RubyMine is a powerful Ruby IDE implemented in Java by JetBrains. In addition to simple project editing and SCM integration, it offers fantastic code assist and completion, built-in web server management and testing tools and a great debugger that will save you time.
Unfortunately, out-of-the-box, Radiant CMS does not match the criteria that RubyMine uses for recognizing a Ruby on Rails project, and for this reason, all of the debugging options seem to be missing in general.
I will address how to prepare your installation to be recognized as a Ruby on Rails application and how to launch the debugger. I will not address how debuggers work, as I believe RubyMine has great help files.
Assuming you’ve already installed radiant, generate a new app.
You should have a file structure that looks like:
CHANGELOG CONTRIBUTORS INSTALL LICENSE README Rakefile config db log public script vendor
You’re almost there! RubyMine looks for three characteristics before deciding something is rails. The existence of config/boot.rb, db/migrate/ and app/. A standard radiant install comes with two of these, all we have to do is make the last one.
cd footest mkdir app/
If you’re using subversion to manage your project, there is no reason to commit this app directory back to the repository, as it’s just for local testing. You can set the ignore property on it.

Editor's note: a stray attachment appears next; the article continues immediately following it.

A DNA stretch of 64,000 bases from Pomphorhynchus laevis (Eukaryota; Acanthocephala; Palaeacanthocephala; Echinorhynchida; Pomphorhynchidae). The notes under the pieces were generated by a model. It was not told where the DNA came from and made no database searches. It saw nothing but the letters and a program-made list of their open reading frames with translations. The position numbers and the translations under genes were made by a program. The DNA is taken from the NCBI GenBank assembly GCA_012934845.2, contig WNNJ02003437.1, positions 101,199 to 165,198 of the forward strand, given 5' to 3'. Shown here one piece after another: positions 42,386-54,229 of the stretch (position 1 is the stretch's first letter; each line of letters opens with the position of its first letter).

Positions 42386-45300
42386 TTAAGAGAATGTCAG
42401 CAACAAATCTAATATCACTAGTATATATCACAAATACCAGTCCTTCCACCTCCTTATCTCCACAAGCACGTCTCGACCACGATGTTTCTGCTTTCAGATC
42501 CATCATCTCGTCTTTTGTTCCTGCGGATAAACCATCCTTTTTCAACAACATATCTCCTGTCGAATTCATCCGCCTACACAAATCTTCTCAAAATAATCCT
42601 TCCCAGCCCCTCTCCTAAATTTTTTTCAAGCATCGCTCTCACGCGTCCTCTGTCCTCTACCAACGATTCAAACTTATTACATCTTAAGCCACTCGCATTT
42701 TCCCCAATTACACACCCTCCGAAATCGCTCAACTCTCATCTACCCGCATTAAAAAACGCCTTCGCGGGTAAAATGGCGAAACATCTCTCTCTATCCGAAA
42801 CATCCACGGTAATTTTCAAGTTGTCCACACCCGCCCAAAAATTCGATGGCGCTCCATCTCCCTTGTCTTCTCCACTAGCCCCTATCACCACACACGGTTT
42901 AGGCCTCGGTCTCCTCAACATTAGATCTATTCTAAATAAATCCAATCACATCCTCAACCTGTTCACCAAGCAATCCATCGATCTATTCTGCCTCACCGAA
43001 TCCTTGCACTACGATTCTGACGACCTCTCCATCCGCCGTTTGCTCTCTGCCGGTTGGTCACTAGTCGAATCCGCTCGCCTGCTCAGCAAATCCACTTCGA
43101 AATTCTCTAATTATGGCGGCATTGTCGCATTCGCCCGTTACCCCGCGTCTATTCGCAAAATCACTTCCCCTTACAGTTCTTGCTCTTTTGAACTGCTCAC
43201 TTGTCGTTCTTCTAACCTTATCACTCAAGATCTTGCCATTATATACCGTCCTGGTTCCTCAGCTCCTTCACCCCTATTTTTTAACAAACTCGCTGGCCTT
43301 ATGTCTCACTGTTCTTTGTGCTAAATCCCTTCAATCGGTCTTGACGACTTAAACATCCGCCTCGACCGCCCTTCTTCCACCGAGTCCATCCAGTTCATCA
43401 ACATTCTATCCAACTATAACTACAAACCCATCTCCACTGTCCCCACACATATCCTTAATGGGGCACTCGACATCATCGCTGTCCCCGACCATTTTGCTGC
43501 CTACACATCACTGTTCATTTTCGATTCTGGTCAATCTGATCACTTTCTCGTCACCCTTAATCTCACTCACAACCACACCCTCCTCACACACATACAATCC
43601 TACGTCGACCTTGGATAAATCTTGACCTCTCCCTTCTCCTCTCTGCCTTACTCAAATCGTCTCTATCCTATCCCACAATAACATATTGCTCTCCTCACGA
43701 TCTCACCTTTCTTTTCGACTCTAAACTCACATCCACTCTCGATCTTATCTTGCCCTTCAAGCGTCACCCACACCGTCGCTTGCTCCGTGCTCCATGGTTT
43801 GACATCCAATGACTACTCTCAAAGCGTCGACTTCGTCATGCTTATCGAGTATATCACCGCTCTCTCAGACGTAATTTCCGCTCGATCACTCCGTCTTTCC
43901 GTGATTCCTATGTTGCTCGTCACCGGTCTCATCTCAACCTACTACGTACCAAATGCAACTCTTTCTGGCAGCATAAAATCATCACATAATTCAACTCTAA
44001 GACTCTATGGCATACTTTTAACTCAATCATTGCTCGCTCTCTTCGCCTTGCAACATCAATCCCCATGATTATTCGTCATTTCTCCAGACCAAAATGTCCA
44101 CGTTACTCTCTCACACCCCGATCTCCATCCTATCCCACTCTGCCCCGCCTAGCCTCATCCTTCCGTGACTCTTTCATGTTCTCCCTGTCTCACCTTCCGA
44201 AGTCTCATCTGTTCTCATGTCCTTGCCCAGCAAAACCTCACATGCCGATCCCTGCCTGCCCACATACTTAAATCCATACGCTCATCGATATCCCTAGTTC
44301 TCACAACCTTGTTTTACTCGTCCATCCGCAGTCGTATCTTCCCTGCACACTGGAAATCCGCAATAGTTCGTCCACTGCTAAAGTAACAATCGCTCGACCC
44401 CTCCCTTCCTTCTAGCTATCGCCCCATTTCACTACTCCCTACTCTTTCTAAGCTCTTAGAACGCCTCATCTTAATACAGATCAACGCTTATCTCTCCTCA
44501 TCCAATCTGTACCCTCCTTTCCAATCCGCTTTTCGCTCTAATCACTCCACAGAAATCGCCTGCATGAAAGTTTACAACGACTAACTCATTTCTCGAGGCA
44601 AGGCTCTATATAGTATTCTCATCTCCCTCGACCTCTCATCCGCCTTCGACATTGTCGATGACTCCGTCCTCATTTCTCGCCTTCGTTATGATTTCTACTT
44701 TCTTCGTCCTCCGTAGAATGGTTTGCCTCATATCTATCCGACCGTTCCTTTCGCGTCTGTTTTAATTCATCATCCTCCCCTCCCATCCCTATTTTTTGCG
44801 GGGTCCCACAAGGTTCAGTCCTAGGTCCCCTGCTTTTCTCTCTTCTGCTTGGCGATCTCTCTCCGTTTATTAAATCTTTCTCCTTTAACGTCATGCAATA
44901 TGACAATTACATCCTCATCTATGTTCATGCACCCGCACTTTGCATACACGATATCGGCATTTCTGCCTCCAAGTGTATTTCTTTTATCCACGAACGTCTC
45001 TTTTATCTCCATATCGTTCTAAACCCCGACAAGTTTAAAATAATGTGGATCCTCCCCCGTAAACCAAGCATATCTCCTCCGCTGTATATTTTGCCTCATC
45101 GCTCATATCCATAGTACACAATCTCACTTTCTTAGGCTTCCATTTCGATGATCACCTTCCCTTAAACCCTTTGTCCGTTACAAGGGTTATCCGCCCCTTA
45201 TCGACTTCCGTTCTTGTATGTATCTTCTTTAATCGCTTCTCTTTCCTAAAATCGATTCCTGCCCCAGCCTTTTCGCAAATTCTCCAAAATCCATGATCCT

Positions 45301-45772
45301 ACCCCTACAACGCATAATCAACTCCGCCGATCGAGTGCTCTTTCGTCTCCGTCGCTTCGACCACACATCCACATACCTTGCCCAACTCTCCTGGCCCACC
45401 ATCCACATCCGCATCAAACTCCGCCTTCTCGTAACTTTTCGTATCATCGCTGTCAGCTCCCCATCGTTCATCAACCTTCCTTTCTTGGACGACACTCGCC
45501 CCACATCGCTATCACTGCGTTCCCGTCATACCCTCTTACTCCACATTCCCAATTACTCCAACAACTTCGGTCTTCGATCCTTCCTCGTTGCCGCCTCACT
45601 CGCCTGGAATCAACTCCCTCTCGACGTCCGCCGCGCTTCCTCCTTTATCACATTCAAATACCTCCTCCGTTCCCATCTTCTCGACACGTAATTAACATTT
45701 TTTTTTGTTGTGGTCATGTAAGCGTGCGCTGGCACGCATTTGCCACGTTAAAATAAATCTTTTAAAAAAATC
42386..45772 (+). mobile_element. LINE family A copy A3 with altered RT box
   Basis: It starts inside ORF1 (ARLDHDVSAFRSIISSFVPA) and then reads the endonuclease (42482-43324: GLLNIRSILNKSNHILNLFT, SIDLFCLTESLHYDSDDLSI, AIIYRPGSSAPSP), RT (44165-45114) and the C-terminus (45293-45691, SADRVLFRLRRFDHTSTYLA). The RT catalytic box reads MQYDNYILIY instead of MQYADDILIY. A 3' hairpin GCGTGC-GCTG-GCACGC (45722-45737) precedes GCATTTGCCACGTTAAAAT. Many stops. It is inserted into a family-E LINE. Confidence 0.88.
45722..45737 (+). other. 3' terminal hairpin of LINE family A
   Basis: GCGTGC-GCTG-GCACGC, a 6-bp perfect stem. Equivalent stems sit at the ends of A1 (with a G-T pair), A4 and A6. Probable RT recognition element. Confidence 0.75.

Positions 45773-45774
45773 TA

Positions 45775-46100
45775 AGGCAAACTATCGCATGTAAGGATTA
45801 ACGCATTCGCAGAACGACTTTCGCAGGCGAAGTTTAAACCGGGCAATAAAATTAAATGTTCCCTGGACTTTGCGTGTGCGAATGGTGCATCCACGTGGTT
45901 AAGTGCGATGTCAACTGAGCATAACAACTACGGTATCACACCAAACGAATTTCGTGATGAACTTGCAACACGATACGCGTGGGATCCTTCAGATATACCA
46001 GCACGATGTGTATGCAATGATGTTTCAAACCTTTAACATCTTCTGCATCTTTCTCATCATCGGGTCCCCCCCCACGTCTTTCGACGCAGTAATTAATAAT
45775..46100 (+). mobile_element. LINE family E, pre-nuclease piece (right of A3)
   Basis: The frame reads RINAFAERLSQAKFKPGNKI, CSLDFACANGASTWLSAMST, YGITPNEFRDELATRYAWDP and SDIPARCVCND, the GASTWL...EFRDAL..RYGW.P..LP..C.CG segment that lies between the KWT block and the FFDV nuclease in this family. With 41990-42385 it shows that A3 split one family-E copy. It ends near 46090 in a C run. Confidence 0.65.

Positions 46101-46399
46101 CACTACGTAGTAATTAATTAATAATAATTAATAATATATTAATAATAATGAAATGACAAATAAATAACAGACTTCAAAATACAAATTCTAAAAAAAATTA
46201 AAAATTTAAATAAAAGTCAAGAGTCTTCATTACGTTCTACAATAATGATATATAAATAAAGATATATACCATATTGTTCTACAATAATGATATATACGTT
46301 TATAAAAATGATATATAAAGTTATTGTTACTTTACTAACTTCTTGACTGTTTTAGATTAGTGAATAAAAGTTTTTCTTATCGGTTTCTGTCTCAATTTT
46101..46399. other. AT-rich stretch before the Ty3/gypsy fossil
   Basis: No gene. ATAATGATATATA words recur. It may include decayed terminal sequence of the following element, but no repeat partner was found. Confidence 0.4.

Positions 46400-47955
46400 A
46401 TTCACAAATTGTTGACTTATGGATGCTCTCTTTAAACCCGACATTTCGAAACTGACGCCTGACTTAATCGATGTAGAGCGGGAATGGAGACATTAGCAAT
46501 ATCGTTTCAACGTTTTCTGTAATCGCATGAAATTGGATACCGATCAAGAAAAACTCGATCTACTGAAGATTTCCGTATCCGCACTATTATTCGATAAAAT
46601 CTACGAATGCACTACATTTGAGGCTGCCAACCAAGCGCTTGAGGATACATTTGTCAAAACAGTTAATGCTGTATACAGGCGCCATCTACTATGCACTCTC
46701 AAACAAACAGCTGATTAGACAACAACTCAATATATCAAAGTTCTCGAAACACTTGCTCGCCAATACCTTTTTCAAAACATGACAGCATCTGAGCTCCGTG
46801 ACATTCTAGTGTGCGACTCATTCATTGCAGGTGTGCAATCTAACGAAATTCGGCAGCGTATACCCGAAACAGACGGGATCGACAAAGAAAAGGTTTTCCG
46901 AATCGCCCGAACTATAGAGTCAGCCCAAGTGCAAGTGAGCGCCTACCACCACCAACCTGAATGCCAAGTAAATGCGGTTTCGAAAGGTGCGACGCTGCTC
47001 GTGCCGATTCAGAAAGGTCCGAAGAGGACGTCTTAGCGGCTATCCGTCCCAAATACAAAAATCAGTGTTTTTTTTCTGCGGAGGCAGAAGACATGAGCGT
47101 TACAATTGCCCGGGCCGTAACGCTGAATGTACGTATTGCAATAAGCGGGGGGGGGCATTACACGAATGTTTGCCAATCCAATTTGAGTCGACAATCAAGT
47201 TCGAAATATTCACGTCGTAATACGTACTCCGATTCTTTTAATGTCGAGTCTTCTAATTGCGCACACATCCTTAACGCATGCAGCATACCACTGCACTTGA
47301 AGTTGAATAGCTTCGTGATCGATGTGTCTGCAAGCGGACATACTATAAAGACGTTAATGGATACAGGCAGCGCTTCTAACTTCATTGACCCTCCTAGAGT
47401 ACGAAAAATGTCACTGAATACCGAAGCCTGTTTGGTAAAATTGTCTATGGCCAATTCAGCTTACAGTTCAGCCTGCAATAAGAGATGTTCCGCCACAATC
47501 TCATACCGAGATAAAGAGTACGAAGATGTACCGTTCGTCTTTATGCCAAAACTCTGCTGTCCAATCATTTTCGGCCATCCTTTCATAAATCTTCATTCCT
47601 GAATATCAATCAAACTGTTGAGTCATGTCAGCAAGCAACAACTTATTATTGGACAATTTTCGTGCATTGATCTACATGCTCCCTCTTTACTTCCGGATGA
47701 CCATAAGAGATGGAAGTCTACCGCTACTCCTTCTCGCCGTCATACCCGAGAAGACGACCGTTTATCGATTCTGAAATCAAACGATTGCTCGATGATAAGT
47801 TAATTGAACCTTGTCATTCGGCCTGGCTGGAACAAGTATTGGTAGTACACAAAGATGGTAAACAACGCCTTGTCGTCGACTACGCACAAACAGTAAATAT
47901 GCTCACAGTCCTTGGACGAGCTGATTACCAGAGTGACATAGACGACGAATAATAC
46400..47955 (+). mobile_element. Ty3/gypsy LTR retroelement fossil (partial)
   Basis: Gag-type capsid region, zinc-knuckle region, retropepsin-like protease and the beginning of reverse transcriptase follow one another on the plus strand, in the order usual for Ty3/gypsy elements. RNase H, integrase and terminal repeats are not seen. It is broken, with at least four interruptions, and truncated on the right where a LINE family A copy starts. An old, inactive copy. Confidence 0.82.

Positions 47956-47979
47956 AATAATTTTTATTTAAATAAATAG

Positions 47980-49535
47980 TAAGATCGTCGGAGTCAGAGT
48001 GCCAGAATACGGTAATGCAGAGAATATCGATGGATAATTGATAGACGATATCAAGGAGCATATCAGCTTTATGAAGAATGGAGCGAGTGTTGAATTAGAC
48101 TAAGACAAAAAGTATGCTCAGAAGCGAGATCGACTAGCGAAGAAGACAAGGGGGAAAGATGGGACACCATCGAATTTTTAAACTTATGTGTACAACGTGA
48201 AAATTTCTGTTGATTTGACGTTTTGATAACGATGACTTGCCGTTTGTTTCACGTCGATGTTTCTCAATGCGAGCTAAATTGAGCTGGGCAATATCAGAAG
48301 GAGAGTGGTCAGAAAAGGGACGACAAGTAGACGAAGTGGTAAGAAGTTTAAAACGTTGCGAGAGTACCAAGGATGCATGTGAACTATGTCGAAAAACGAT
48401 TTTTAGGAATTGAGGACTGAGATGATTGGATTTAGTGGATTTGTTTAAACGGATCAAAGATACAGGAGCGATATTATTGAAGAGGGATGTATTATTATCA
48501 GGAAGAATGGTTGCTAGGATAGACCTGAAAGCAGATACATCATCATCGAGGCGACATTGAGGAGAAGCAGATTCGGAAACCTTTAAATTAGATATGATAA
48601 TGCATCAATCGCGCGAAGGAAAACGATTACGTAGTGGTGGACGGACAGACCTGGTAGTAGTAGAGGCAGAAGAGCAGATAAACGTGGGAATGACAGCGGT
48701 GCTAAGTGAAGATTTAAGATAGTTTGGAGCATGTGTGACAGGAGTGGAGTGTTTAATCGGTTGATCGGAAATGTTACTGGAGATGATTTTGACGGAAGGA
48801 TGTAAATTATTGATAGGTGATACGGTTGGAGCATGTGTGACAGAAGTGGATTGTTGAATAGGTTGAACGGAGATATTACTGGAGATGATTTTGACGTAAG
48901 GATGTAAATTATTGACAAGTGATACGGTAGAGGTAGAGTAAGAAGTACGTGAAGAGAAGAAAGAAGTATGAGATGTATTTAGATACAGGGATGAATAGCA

svn propedit svn:ignore ./app
At this point, your radiant app should be ready to go!
First of all, if you’ve ever opened your project in RubyMine before, you may need to delete the .idea folder in your project in order to get RubyMine to rescan it.
A server should now be launched at http://localhost:3000. If you head over to this in your web browser, you’ll be using your app through the debugger. For more information about RubyMine’s debugger, see their Online Help
In code edit mode, there is a narrow channel to the left of your code. If you click in there beside any line of code, you should see a red dot appear. This is a “break point”. It is a place where your code will pause when running in debug mode. Once you hit a break point, you can begin to move through your code step-by-step, and view the state of your application at every step!